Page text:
So, I got caught in an undertow of grief the other day. I could try to defend myself by saying that I freaked out because my estrogen level is 2500 instead of the normal 150, but I’d rather just accept the fact that I freaked out because I freaked out.
Today is a good day, though, due mostly to my trying to keep in mind the following four things:
One. All donors are going to present themselves in a “buy me” kind of light, and this is something I should have anticipated. Instead I took my donor’s profile at its word and developed expectations about her that later turned out to be untrue, and I realize now that this is one reason why intended parents (my husband included) don’t want to meet their donors. But it’s always been important to me that my future children have the choice of knowing their genetic parent, and despite the fact that I don’t love my donor, I still think that meeting her was the brave and right thing to do. I have no regrets on that count.
Two. All breeding is a crapshoot, and there’s no reason for me to think that my eggs would have produced better children than my donor’s eggs will. So what if my donor is heavier than she said she was, that she’s more photogenic than she is beautiful, and that she isn’t brilliant. Women are born with 1 million eggs. Men produce over 400 billion sperm over their lifetimes. This means that N and my donor can breed a possible 400,000,000,000,000,000 different types of people. Right now thirteen of these four hundred quadrillion exist in the form of zygotes that are developing at my clinic’s embryology lab. All I can do is hope that they’re relatively good ones.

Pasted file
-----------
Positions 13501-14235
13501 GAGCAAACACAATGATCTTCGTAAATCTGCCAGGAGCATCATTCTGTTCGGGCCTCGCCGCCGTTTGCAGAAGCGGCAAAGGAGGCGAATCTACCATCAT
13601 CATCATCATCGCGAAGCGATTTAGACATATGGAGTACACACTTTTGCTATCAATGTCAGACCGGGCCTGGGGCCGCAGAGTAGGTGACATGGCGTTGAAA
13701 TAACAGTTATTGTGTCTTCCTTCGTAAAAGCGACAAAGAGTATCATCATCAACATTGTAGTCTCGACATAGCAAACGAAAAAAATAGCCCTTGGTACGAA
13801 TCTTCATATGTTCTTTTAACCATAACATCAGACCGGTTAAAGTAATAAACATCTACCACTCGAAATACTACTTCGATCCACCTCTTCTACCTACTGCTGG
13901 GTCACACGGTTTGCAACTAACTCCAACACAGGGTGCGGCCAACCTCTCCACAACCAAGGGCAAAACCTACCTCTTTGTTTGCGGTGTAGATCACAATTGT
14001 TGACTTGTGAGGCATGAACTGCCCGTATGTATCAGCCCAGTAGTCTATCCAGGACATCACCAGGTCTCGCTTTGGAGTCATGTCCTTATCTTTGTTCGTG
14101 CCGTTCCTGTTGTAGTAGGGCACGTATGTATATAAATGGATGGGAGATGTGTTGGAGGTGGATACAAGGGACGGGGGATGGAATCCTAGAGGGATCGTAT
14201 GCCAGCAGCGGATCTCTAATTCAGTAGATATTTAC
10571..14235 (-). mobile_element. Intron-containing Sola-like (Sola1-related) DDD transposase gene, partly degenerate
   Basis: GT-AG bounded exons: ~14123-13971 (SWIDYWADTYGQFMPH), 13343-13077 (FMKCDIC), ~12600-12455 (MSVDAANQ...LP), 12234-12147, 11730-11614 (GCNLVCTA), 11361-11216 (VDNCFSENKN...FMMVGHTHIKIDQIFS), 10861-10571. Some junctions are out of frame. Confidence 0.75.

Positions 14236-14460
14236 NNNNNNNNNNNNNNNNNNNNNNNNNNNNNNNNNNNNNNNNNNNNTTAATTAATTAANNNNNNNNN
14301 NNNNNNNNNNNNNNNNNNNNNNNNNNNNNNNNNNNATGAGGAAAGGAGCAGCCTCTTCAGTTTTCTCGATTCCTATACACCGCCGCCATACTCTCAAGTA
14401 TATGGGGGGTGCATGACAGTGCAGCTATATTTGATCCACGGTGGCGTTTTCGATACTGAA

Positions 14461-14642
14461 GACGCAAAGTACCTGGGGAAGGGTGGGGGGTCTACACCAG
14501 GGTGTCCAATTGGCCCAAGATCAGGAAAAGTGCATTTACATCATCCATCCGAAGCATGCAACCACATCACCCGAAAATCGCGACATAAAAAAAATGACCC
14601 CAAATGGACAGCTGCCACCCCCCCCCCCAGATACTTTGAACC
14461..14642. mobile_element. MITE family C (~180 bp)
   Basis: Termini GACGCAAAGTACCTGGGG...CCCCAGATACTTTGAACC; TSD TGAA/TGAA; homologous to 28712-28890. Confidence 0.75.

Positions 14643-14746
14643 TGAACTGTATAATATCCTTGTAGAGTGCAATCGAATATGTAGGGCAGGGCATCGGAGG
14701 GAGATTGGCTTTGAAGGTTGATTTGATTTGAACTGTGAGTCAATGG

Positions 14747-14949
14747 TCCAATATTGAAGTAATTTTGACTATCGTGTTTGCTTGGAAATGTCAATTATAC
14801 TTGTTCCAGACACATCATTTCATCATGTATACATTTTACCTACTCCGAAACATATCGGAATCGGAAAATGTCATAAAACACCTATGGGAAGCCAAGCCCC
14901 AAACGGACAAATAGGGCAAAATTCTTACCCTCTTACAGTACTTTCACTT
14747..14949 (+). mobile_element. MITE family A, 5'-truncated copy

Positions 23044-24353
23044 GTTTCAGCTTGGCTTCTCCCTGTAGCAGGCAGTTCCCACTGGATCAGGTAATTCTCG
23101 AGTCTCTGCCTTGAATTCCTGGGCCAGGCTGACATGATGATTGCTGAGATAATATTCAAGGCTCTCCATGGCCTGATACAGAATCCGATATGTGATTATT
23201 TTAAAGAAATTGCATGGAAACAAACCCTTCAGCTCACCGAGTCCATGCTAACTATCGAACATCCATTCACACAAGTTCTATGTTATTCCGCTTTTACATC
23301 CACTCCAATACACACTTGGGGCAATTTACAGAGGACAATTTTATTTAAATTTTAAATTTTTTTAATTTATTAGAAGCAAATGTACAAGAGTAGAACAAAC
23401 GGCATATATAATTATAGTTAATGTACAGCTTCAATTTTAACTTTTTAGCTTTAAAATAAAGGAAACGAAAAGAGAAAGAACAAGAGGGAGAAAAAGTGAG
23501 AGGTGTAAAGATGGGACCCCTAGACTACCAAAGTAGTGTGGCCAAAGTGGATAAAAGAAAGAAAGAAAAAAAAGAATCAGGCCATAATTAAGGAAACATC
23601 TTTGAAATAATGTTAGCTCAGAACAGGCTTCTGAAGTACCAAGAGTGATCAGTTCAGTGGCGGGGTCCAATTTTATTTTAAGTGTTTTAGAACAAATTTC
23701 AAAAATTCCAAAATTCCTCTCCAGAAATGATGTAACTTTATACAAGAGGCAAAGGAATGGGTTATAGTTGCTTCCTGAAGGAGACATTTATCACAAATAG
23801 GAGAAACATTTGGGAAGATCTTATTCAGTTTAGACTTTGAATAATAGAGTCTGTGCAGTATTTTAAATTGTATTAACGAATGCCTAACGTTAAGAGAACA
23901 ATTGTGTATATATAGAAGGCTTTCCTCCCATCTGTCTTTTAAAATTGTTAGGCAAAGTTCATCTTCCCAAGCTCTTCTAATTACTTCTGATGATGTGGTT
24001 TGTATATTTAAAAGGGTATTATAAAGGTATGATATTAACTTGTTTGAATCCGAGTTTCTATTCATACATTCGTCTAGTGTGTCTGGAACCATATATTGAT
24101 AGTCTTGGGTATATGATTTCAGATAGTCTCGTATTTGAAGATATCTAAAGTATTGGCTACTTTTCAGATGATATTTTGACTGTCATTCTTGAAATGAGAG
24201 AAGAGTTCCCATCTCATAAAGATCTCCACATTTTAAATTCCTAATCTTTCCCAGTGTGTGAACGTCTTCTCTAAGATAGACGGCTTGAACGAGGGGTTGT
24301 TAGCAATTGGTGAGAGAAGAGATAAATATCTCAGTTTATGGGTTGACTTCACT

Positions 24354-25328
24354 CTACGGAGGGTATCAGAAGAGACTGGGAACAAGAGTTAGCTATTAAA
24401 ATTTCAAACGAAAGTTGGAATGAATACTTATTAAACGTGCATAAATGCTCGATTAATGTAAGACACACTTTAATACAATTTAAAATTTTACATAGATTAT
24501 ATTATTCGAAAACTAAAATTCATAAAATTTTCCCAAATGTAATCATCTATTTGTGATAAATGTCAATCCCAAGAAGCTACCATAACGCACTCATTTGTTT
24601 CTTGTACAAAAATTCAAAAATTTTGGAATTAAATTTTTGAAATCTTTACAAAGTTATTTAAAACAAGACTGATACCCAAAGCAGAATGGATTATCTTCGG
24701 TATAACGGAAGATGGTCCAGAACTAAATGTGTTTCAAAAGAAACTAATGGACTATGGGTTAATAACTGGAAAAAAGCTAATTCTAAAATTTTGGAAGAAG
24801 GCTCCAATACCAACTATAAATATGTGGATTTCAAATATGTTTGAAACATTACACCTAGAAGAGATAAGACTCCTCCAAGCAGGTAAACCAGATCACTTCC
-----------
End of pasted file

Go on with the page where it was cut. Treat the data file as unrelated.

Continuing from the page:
Three. Nurture over nature is a mantra that floats around on PVED quite a lot. That and epigenetics, which is the study that looks at the extent to which people’s brain, body, and character are formed by elements other than genetic code. The other day, I posted my emotional crisis on PVED, and a dozen lovely PVEDers rallied around me saying things like, “My child is exactly like me in ways that I can’t begin to explain. Don’t worry too much about the donor. Your child will be yours.” OK, PVED. I believe you. And I love you.
Four. When I first got into this infertility thing, I adopted a mantra:
My biological clock has one hand clapping.
This philosophy was meant to serve as an inspiration and reminder that this is first and foremost a process of self-reflection. Moreover, my success at the end of this experience wouldn’t be a child but rather an awareness of who I am in the context of this challenge. This meant releasing expectations, accepting outcomes, and embracing my world as it was.
Over the past 5 years, I’ve failed to live up to my mantra more than I’ve succeeded. I still have hopes and expectations, and I don’t always do the amount of reflective work that I should. My biological clock just isn’t as Zen as I wish it was.
But in the wake of being bowled over by grief at the start of the week, I’ve tried my best to re-remember this philosophy. I’ve seen my brilliant therapist twice, I’ve let myself feel vulnerable around my friends and e-quaintances (yes, you!), and I’ve had such rich and sweet conversations with N that I’ve managed to fall in love with him all over again – yet again.
So, yes, I had a freak-out a few days ago because despite my best efforts, sometimes my biological clock goes cuckoo. But sometimes my biological clock actually does have one hand clapping, and today is a good day.